April 30, 2018.
Pursuant to Section 19(b)(1) of the Securities Exchange Act of 1934 (“Act”) 
and Rule 19b-4 thereunder,
notice is hereby given that on April 20, 2018, Financial Industry Regulatory Authority, Inc. (“FINRA”) filed with the Securities and Exchange Commission (“SEC” or “Commission”) the proposed rule change as described in Items I, II, and III below, which Items have been prepared by FINRA. The Commission is publishing this notice to solicit comments on the proposed rule change from interested persons.
I. Self-Regulatory Organization's Statement of the Terms of Substance of the Proposed Rule Change
FINRA is proposing to amend FINRA Rule 6433 (Minimum Quotation Size Requirements for OTC Equity Securities) to adopt as permanent the minimum quotation sizes for OTC equity securities currently operating on a pilot basis, scheduled to expire on June 7, 2018.
The text of the proposed rule change is available on FINRA's website at http://www.finra.org, at the principal office of FINRA and at the Commission's Public Reference Room.
II. Self-Regulatory Organization's Statement of the Purpose of, and Statutory Basis for, the Proposed Rule Change
In its filing with the Commission, FINRA included statements concerning the purpose of and basis for the proposed rule change and discussed any comments it received on the proposed rule change. The text of these statements may be examined at the places specified in Item IV below. FINRA has prepared summaries, set forth in sections A, B, and C below, of the most significant aspects of such statements.
A. Self-Regulatory Organization's Statement of the Purpose of, and Statutory Basis for, the Proposed Rule Change
FINRA proposes to amend Rule 6433 (Minimum Quotation Size Requirements for OTC Equity Securities) (the “Rule”) to adopt as permanent the minimum quotation sizes applicable to quotations in OTC equity securities 
that were proposed pursuant to File No. SR-FINRA-2011-058 and implemented on a pilot basis on November 12, 2012 (“Tier Size Pilot” or “Pilot”).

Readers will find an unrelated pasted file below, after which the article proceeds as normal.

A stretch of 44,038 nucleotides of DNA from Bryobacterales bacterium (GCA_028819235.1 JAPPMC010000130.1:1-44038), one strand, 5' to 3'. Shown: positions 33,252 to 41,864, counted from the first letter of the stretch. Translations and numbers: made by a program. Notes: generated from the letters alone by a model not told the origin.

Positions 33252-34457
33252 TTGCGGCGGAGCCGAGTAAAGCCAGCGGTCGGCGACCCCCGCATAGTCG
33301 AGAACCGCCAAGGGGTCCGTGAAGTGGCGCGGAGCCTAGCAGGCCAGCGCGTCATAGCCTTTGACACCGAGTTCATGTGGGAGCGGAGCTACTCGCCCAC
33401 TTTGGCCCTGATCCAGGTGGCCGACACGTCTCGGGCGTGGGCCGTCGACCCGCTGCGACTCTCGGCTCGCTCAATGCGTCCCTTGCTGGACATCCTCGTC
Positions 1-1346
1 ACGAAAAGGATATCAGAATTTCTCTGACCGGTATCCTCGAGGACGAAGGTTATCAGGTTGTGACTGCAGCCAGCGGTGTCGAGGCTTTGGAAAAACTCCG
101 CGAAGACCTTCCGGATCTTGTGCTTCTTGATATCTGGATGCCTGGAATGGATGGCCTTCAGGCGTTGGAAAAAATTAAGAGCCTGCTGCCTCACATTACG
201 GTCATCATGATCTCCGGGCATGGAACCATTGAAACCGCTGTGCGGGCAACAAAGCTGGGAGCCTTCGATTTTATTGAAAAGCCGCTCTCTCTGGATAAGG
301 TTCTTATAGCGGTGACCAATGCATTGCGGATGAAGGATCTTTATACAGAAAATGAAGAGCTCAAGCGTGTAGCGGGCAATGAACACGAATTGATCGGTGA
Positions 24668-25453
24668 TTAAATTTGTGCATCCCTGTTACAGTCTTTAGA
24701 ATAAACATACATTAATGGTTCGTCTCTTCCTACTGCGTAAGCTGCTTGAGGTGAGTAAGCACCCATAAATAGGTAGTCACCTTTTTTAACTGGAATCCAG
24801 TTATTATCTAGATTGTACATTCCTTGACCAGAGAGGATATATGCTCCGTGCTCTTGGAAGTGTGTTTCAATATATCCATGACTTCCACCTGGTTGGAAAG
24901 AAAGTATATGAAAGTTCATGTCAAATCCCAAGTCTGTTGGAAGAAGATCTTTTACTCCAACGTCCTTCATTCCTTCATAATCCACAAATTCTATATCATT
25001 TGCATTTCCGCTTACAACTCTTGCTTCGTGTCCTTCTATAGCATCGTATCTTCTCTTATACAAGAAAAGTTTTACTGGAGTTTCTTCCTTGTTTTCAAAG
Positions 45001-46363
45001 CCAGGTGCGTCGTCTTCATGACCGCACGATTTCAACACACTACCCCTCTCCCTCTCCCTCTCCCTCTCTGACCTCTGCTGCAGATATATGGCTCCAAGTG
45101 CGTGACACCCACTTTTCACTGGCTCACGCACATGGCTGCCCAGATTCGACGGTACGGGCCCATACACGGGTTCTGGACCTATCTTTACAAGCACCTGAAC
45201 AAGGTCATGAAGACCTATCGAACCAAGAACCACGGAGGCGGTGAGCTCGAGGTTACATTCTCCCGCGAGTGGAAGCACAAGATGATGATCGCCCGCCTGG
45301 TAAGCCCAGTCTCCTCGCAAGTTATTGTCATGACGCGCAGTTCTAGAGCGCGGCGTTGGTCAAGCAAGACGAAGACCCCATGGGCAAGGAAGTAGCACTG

The Pilot was initially approved for a one-year term, has been extended ten times, and currently is scheduled to expire on June 7, 2018.
The Pilot tiers were designed to: (1) Simplify the structure of the minimum quotation sizes; (2) facilitate the display of customer limit orders under Rule 6460 (Display of Customer Limit Orders) (“limit order display rule”); and (3) expand the scope of the Rule to provide for uniform treatment of the types and sources of quotations that would be subject to the Rule.
FINRA believes the Pilot has resulted in its intended objectives, and particularly notes that the Pilot has yielded a significant positive result with regard to increased display of customer limit orders. At the same time, market quality measures have been neutral (i.e., unchanged) or slightly positive (i.e., slightly improved) overall during the Pilot, as compared to the pre-Pilot period, as discussed more fully below. Accordingly, FINRA believes it is appropriate and consistent with the Act to adopt the Pilot tier sizes on a permanent basis.
Objectives of the Pilot
FINRA Rule 6433 sets forth the minimum quotation sizes applicable to the display of quotations in OTC equity securities on any inter-dealer quotation system that permits quotation updates on a real-time basis. The Rule provides different minimum quotation sizes that apply depending upon the price level of the bid or offer in the security.
Prior to the Pilot, which has been in effect since November 12, 2012,